Drowning, electrical currents, equipment failures, and falls are just some of the things that marina operators need to think about when considering the safety concerns of their operations and premises. For first-time boaters and newer marina operators, awareness is essential for keeping people safe. And when people are safe, it means that an operator’s marina insurance coverage is only there as a safety net for the worst-case scenario.

Here are the dire details that every marina operator should know in order to properly maintain their business with no hassles and no potentially costly claims.

#1: Electrical Currents

Every shipholder and their guests is at risk to electrical currents that can be set off on a marina dock. That’s why it’s so important to continuously monitor every facet of a marina in order to ensure that no problems occur.

A stray electric current can be especially hazardous, with stray directing currents being the most common type found. Next would be a stray alternating current. Risk Conversation suggests closely monitoring the marina, establishing a strict “no swimming” policy and having stricter contracts in place for protection purposes.

All vessels should be periodically checked and maintain compliance through the National Fire Protection Association. Every employees needs to be aware of the electric currents and ways to properly handle them. Preventative measures are necessary to make sure everybody stays safe.

#2: Swimming

It is ultimately in the best interest of marina operators across the nation to prohibit swimming in their waters. It’s not just about protecting guests and workers from electric currents. It’s also about protecting the marina and the boats in it. What happens if someone jumps in the water and is met with a moving propeller? The results could be disastrous. That’s why having a strict “no swimming” policy is vital for the success of a marina.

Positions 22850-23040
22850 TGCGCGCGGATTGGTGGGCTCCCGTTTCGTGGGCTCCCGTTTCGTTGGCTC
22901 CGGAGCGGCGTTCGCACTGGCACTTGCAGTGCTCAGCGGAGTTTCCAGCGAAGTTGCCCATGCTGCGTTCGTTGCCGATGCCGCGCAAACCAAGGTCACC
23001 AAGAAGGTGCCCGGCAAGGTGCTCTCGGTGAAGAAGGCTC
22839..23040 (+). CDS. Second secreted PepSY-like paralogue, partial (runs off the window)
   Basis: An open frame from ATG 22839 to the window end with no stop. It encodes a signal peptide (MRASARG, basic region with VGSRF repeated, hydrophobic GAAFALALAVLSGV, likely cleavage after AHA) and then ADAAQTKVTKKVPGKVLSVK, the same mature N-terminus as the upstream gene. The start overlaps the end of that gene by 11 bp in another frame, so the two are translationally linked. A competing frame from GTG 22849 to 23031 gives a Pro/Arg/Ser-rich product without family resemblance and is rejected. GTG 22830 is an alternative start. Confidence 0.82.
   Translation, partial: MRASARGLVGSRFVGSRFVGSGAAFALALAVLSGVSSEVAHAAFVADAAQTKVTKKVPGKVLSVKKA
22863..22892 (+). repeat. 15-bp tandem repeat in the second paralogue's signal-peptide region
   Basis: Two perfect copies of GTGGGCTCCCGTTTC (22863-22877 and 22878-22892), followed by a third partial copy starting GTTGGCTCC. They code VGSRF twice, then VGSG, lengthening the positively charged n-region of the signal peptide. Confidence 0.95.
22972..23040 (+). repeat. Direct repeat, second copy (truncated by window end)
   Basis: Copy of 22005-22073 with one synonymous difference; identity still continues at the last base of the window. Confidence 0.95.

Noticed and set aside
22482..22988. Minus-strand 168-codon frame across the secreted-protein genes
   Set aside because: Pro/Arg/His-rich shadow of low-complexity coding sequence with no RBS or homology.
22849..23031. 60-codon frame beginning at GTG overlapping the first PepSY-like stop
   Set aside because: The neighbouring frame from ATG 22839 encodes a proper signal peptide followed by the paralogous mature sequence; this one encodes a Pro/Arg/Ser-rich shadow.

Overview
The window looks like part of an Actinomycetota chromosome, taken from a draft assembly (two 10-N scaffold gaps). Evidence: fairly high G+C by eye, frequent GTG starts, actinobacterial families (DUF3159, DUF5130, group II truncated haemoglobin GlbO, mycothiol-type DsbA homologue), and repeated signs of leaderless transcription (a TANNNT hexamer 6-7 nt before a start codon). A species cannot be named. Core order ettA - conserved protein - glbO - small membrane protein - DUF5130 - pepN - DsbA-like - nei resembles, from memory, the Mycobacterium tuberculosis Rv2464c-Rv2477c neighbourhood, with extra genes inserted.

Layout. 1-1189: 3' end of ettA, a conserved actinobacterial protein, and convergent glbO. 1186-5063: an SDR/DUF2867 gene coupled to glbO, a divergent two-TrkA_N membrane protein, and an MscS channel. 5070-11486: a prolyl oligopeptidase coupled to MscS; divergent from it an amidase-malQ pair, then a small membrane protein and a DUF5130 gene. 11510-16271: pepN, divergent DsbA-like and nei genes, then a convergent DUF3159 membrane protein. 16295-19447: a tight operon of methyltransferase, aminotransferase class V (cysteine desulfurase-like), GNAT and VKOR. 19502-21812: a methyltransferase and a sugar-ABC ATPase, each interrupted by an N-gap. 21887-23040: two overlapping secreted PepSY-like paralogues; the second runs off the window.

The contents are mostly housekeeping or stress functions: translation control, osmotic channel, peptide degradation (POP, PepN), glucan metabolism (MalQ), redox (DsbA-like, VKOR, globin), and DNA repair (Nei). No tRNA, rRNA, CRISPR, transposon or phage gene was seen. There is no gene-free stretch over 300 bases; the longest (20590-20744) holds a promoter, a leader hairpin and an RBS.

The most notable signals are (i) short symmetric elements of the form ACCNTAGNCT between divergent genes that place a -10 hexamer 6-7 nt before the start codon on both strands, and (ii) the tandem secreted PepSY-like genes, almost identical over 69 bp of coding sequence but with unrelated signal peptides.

#3: Safety Ladder Acess

While having one at each part of the dock is best, it’s not uncommon for marinas to only have one safety ladder throughout the entire marina. In these cases, if someone happens to fall into the marina, a worker needs to be able to pull them out.

Having ladders at every slip ensures that when something bad happens, it doesn’t get worse. Especially when decks are slippery or have spots where someone can trip, a ladder could mean the difference between a call to a marina insurance provider or not.

#4: First Aid

It’s not always possible to prevent an accident. From natural disasters to one-in-a-million occurrences, there always is a chance (no matter how small) that something unexpected could cause a big problem for a marina and its guests. For these incidents, having access to vital first aid can make a world of a difference.

Having the kit and materials available is not sufficient, however. Workers also need to be specifically trained for any possible incident, and understand when calling emergency services is necessary.

About Merrimac Marine Insurance

At Merrimac Marine, we are dedicated to providing insurance for the marine industry to protect your clients’ business and assets. For more information about our products and programs, contact our specialists today at (800) 681-1998.